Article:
5 Strategies for Better Time Management
When you read about time management techniques, the most common advice is often to just get work done. But for many people, it’s harder than that.
If you’re getting pulled in many different directions and having to juggle lots of different tasks, these strategies can bring your time management to the next level.
Use To-Do Lists
This is an obvious option, but the first thing you have to do in order to manage your time is to plan it. You know how much time you have each day, so you just need to figure out how much time each task you have to do would take you. Get a notebook, or use a digital option if you prefer that, and make a to-do list to plan out your day.
Then, bump it up by planning hour by hour. This will help you stay focused on the task at hand because you won’t get distracted by the other tasks, since you already know when you’re going to tackle them.
Make sure you’re not too optimistic, though. If you think a task will take you an hour, give it an hour and a half. This way you won’t run past the schedule and will be able to check off every item on the list.
Group Similar Tasks Together
Make your to-do lists even more efficient by grouping together similar tasks. If tasks require similar types of effort, doing them all at once will help you keep up that effort and avoid the recalibration time that comes with multitasking.
If you need both planning and labor to complete several tasks, consider doing the planning for all the tasks first, and then do the labor.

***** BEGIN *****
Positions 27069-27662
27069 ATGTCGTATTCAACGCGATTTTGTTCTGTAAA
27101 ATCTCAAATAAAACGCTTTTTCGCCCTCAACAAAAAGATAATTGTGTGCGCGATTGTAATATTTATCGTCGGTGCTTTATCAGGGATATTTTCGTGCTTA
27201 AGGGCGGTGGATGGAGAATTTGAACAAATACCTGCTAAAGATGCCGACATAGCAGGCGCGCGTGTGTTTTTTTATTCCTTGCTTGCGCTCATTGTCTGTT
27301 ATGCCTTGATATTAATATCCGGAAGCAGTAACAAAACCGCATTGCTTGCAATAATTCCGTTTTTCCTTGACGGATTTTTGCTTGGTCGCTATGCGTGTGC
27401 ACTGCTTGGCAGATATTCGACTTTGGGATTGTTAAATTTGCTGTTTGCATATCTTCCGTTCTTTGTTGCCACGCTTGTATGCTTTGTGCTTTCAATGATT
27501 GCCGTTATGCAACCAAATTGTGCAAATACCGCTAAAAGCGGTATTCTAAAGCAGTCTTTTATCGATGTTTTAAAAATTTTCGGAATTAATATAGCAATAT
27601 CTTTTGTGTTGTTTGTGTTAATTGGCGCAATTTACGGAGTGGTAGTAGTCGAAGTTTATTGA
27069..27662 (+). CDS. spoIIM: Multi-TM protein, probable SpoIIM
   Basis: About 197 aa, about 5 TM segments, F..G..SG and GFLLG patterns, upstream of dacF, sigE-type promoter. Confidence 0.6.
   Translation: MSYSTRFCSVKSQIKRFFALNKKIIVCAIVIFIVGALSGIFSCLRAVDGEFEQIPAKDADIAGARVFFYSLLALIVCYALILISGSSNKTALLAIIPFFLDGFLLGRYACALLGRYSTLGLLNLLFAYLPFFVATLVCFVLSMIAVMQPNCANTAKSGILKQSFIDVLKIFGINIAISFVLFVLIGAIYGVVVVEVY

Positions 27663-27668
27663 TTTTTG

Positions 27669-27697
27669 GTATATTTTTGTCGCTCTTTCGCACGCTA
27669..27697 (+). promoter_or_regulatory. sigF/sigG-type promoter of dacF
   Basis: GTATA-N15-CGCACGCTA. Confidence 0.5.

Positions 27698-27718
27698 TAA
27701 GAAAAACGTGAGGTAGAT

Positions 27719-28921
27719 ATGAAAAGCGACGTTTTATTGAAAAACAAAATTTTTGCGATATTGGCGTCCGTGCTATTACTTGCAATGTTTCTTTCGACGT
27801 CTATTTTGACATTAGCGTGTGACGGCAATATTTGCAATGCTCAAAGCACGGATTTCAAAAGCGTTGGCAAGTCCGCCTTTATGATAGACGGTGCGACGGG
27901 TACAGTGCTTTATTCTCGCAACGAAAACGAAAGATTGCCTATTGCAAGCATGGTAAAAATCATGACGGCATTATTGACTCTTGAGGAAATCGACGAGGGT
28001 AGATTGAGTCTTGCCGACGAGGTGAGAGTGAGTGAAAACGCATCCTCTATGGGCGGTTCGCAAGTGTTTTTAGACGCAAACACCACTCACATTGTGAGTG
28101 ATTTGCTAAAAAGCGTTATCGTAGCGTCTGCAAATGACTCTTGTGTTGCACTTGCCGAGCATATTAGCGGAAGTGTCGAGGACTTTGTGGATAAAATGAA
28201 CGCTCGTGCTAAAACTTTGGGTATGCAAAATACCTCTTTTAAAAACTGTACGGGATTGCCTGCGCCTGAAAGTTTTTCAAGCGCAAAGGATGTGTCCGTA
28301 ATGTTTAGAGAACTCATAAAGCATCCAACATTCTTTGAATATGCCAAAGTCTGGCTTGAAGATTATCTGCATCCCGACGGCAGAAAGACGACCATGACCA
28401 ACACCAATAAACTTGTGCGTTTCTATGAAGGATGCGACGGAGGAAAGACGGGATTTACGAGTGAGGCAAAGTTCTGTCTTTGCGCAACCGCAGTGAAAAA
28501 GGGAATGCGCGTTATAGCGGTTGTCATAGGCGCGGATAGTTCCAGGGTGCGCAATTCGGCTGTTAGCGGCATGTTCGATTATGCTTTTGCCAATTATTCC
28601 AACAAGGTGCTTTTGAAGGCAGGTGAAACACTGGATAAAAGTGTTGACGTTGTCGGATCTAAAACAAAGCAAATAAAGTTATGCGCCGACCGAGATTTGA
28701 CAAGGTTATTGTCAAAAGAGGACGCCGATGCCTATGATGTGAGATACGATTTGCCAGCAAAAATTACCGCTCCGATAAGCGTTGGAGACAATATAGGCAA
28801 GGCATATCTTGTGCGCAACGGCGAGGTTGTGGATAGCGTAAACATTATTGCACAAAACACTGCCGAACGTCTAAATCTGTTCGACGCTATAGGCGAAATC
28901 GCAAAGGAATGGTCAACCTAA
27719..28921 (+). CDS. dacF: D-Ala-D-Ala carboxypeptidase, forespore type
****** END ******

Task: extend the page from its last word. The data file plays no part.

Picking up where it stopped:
Try the Pomodoro Technique
No matter how hard you try, you can rarely hold focus for the whole day. You need breaks, and you need them more often than once a day. There are many ways to handle this, but one of the most efficient ones is using the Pomodoro Technique.
The formula is work for 25 minutes, then take a five-minute break. Every four cycles, switch to a longer break. You can set your alarm clock to ring at certain times or use free online Pomodoro timers.
Take the 168 Hours Challenge
The 168 Hours Challenge is more of a strategic approach. It’s the number of hours in seven days, and this technique requires you to write down what you do each hour of the week as you do it. Carry a notebook and track your time with full honesty.
You’ll start seeing what are you wasting your time on and what are you doing inefficiently. This will help you set your priorities straight and improve how you perform tasks—or stop doing things you don’t need to do.
Plan Your Day by Priority
This advice can be combined with any of the other four techniques here: Plan each day with importance in mind. Schedule the urgent and difficult tasks in the morning so you won’t procrastinate, and leave the easy tasks for later, when you don’t need as much concentration and mental activity to perform well.